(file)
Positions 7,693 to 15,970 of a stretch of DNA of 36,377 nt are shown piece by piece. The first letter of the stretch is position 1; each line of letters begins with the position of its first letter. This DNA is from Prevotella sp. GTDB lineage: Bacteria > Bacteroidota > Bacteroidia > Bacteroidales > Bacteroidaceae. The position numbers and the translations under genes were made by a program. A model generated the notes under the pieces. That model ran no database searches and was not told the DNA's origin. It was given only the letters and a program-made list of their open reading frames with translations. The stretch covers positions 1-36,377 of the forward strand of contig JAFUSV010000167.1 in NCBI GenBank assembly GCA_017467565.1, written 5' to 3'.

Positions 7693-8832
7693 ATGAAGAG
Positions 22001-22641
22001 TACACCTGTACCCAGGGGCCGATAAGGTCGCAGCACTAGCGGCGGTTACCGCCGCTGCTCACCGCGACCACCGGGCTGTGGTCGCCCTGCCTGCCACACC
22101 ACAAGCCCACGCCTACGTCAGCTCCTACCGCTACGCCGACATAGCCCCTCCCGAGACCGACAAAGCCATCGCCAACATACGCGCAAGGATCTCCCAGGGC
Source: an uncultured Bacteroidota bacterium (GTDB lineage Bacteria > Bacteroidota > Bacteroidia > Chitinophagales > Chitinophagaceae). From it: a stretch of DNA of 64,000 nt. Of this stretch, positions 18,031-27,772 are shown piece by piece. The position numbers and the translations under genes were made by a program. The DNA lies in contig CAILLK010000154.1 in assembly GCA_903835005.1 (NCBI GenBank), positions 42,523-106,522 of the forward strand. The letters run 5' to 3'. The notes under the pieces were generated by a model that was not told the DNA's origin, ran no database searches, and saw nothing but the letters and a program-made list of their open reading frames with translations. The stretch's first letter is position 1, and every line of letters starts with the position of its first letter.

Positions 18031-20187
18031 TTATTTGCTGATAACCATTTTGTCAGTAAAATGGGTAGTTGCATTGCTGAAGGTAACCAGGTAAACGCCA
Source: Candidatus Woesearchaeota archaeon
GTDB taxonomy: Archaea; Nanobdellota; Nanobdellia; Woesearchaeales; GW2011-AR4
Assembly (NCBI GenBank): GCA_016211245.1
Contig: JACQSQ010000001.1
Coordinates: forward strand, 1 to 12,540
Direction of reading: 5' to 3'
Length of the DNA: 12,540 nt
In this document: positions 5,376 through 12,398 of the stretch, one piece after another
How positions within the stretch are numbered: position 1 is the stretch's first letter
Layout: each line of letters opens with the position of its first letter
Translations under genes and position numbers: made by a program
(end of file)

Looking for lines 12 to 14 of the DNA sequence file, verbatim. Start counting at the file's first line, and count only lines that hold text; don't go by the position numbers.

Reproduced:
Assembly (NCBI GenBank): GCA_016211245.1
Contig: JACQSQ010000001.1
Coordinates: forward strand, 1 to 12,540